That panic may turn out to be correct, but in the near term everyone brave or frightened enough to short-sell the bond market had done so by Wednesday. Surprisingly pleasant data then caught the shorts: CPI in February rose a meager .1 percent. Year-over-year CPI is still a tad high at 2.1 percent, but that includes the shock interval to $60 oil. There is some hint of rising wages, but also an off-the-bottom rise in newly unemployed. February industrial production rose .7 percent, but the whole gain came from utility production boosted by high energy prices and some cold weather.

Read the entire Lou Barnes article at Inman News

Monday, March 13, 2006

The Legacy at Millennium Park

Real estate around Millennium Park just keeps getting hotter. Sales have started at the proposed 72 story tower in Chicago's Loop. The Legacy at Millennium Park will contain 355 condominium units ranging in price from the mid $300's to $5 million. Check out the Legacy website.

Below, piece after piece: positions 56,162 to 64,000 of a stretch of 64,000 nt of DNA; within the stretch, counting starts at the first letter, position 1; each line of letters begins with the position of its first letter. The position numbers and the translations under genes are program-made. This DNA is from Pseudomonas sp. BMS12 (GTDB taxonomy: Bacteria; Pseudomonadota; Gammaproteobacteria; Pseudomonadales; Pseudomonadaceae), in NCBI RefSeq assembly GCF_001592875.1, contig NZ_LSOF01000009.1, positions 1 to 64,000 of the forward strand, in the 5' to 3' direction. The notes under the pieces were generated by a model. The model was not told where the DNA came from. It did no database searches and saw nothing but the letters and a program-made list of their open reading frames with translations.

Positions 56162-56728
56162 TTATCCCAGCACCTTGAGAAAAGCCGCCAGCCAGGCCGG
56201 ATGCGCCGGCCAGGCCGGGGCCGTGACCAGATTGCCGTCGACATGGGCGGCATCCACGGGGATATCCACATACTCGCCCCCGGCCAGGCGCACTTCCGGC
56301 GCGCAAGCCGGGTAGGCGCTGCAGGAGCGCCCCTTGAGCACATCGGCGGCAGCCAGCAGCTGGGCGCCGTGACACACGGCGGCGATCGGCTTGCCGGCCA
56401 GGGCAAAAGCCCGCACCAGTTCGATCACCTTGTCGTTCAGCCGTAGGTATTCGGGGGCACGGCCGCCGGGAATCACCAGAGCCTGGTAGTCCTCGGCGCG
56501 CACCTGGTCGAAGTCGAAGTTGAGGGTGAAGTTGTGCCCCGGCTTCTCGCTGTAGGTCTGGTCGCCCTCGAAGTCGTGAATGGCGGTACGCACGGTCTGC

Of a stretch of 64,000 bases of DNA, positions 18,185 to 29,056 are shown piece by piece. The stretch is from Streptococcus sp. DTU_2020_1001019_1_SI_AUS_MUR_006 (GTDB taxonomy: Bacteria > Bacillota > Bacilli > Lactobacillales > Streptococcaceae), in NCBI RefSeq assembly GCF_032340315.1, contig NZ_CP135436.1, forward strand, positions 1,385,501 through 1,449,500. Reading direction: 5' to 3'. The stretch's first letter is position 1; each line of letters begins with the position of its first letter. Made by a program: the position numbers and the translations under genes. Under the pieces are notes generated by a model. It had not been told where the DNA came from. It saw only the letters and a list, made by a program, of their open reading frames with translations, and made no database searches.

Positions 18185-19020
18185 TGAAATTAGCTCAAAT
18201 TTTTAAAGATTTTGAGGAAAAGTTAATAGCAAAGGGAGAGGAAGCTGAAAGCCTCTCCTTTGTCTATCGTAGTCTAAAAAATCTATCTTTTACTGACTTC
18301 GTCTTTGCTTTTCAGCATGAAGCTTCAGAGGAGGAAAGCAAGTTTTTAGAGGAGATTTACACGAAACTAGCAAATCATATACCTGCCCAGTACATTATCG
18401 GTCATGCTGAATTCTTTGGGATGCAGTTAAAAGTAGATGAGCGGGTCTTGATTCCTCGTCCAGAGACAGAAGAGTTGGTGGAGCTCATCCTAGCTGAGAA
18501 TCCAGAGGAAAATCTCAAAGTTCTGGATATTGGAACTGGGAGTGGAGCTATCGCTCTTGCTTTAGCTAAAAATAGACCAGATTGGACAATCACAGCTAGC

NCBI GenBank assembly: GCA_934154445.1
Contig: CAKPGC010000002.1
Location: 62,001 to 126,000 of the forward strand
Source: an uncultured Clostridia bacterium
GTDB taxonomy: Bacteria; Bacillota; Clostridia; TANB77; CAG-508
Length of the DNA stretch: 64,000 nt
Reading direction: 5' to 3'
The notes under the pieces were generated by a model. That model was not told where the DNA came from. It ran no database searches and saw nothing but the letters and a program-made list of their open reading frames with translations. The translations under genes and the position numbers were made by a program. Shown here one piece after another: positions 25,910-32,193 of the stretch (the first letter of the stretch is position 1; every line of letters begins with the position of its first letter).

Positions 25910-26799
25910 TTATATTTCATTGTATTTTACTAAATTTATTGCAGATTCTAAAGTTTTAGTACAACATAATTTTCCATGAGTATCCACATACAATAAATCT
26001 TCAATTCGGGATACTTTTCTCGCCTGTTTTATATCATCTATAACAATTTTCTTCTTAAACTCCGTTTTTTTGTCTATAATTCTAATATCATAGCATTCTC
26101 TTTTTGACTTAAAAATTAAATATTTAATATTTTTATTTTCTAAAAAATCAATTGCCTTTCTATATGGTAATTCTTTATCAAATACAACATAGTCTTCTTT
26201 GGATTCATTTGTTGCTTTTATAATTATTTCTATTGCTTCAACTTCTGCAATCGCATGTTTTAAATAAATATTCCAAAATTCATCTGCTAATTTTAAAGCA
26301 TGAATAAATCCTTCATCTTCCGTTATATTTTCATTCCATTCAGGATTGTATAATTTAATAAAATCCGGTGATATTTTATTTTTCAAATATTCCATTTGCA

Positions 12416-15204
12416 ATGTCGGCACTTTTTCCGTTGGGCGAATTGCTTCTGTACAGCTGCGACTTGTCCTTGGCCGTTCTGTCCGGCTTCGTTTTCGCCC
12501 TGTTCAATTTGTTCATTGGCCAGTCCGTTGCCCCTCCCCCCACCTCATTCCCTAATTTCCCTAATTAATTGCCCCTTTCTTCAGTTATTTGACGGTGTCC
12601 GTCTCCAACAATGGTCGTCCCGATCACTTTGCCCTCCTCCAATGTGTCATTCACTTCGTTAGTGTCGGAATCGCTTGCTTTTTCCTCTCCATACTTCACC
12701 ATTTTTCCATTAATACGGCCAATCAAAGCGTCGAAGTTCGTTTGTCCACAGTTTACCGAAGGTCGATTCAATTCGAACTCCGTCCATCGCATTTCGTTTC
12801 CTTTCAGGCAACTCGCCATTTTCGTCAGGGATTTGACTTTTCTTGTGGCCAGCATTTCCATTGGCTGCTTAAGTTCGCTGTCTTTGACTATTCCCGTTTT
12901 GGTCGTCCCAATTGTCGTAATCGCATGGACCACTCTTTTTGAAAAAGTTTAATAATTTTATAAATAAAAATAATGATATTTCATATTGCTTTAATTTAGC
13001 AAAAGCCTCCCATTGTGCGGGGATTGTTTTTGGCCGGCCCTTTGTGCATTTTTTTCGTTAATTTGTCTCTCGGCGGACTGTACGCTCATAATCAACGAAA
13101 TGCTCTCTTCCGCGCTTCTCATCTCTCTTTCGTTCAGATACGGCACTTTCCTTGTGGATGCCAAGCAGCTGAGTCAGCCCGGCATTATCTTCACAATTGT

Sunday, March 12, 2006

Appraisal Week in Review

Another week with assignments all across Chicagoland.

Monday's assignment was for a refinance on a 53 year old two story house in Chicago's Mount Greenwood neighborhood. On tuesday it was up north to Beach Park to remove PMI on a 6 year old split level. On wednesday it was back to Chicago to refnanance a loft condominium on the Near South Side. On thursday it was a sale of a gut rehabbed two story in Chicago's North Center neighborhood. Friday to South Holland for a 50 year old bungalow home. And to end the week we did an equity appraisal of a 147 year old farmhouse in Channahon.

Long-term Mortgage Rates Highest Since September 2003